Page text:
California Dreaming (or Nightmare?)
It is no secret that California tax rates can be brutal, with the top rate reaching 13.3% on all income (including capital gains), so it is important for individuals to understand the scenarios in which they will become liable to California taxes, and how not to get caught out and inadvertently subject to tax.
California taxes individuals regarded as ‘resident’ in California on their worldwide income and gains. A non-resident of California is subject to tax on California source income only (gains, other than real estate gains are exempt). California source income does not usually include investment income such as interest and dividends; however, if income is related to a business in California, real estate or an LLC based in California, it may need to be reported as California source income. If you are employed, working in California will result in California source income that is subject to tax. Similarly, gains from stock options where you worked in California in the period to vesting could be California source.
If you are regarded as resident in California then you will be subject to tax on your worldwide income. If the income is also taxed by another state, California will usually allow a credit to be claimed for state taxes against the California tax. However, and critically, California will not allow a credit for foreign taxes meaning the imposition of Californian state tax is an “additional tax” that doesn’t qualify for treaty relief. For example, if you are not a US citizen or green card holder and are able to utilise a tax treaty (e.g. the US/UK double tax treaty) to claim non-residence for federal purposes, the treaty position would not impact the California resident position, with the result that you would only be taxed on US source income for federal purposes, but on a worldwide basis for California state tax purposes.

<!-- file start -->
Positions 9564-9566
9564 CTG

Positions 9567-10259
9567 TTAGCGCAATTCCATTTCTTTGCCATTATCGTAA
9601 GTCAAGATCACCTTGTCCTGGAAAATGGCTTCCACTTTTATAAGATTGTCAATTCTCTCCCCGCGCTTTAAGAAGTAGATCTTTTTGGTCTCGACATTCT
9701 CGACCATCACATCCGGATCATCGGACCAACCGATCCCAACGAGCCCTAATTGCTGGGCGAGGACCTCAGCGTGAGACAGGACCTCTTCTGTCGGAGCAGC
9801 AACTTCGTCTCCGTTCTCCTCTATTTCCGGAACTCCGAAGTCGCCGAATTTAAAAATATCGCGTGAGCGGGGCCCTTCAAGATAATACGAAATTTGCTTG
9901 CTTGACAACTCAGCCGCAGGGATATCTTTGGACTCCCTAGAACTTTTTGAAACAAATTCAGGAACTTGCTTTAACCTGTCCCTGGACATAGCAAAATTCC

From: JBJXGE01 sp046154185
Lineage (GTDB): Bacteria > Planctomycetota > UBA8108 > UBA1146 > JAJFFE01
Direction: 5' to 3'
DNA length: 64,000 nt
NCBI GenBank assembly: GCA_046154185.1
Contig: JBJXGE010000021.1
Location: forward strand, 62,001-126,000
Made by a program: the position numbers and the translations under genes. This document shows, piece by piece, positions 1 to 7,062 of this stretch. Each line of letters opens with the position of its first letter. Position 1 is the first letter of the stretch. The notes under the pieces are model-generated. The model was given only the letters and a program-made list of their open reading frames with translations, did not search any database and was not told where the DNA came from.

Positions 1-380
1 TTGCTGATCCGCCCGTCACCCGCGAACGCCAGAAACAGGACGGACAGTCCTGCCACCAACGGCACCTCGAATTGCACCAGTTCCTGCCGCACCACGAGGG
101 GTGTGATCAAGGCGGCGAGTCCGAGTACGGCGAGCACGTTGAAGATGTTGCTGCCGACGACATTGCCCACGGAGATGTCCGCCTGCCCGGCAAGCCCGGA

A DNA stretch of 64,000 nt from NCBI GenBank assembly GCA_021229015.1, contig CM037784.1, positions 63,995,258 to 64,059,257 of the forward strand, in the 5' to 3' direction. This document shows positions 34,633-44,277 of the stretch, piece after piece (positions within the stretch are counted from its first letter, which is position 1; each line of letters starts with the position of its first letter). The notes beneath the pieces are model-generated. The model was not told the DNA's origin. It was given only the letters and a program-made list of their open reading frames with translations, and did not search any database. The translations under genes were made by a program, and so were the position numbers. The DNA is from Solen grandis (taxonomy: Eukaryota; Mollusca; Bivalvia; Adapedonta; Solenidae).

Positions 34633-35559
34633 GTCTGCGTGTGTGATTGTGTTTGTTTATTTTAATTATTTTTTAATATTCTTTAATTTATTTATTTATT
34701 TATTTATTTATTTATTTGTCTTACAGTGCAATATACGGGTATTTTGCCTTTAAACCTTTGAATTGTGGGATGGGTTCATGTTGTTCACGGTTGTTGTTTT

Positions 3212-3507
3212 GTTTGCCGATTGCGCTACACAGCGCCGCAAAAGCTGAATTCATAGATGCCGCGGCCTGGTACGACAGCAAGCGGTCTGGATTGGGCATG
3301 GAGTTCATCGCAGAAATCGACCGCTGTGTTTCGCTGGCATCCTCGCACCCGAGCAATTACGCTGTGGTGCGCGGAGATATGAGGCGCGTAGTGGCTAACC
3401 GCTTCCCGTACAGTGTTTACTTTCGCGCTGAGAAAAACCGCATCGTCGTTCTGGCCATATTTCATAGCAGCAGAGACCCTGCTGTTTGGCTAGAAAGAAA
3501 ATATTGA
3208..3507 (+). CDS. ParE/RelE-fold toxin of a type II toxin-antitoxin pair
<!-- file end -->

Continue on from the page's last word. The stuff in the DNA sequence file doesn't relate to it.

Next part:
The Californian Test for Residence
The pressing question then, is how does California determine residence? California uses a “facts and circumstances” test to determine residence status. Generally, you will be considered a California resident if you are present in California for any reason other than a ‘temporary or transitory’ purpose. For example, if your employer assigns you to an office in California for a long term or indefinite period, or if you retire in California and have no specific plans to leave, you will be resident.
If you are in California for more than 9 months, you are presumed to be a resident. However, it is possible that you will be considered a resident in California if you are present for less than 6183 days of presence, if the facts and circumstances indicate your ties (closer connection) are greater to California than any other state or territory. Essentially, this is a centre of vital interests test, which widens the net significantly. As such, if your main base of employment is in California or you own or operate a business in California then you may be considered a California resident, even if you are rarely in the state.
In order to determine a closer connection to California, the Franchise Tax Board (FTB) considers the facts and circumstances including intent. Factors to be considered include, but are not limited to:
Number of days spent in California vs. days spent elsewhere
Where your immediate family reside (spouse and children)
Location of your principal residence
Location of real estate, partnerships, LLCs and financial investments